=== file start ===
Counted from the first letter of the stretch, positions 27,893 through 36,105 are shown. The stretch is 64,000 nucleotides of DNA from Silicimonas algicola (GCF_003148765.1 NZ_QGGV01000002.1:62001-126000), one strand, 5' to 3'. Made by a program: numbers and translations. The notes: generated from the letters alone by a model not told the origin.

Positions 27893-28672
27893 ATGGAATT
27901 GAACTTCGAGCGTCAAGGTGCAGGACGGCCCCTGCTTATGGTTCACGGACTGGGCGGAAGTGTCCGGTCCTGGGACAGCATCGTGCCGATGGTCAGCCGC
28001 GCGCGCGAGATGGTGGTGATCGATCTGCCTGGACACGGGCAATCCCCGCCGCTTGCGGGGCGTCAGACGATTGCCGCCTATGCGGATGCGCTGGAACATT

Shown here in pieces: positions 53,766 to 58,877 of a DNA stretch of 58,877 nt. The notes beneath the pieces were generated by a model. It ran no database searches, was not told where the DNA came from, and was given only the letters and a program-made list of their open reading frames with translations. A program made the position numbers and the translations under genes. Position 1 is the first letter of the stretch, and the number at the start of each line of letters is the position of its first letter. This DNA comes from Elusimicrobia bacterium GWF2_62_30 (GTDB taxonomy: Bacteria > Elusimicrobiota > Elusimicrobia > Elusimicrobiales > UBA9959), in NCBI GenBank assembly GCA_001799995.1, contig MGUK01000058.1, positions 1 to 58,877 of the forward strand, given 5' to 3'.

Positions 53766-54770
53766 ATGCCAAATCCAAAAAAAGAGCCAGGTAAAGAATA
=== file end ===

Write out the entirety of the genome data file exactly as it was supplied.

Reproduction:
Counted from the first letter of the stretch, positions 27,893 through 36,105 are shown. The stretch is 64,000 nucleotides of DNA from Silicimonas algicola (GCF_003148765.1 NZ_QGGV01000002.1:62001-126000), one strand, 5' to 3'. Made by a program: numbers and translations. The notes: generated from the letters alone by a model not told the origin.

Positions 27893-28672
27893 ATGGAATT
27901 GAACTTCGAGCGTCAAGGTGCAGGACGGCCCCTGCTTATGGTTCACGGACTGGGCGGAAGTGTCCGGTCCTGGGACAGCATCGTGCCGATGGTCAGCCGC
28001 GCGCGCGAGATGGTGGTGATCGATCTGCCTGGACACGGGCAATCCCCGCCGCTTGCGGGGCGTCAGACGATTGCCGCCTATGCGGATGCGCTGGAACATT

Shown here in pieces: positions 53,766 to 58,877 of a DNA stretch of 58,877 nt. The notes beneath the pieces were generated by a model. It ran no database searches, was not told where the DNA came from, and was given only the letters and a program-made list of their open reading frames with translations. A program made the position numbers and the translations under genes. Position 1 is the first letter of the stretch, and the number at the start of each line of letters is the position of its first letter. This DNA comes from Elusimicrobia bacterium GWF2_62_30 (GTDB taxonomy: Bacteria > Elusimicrobiota > Elusimicrobia > Elusimicrobiales > UBA9959), in NCBI GenBank assembly GCA_001799995.1, contig MGUK01000058.1, positions 1 to 58,877 of the forward strand, given 5' to 3'.

Positions 53766-54770
53766 ATGCCAAATCCAAAAAAAGAGCCAGGTAAAGAATA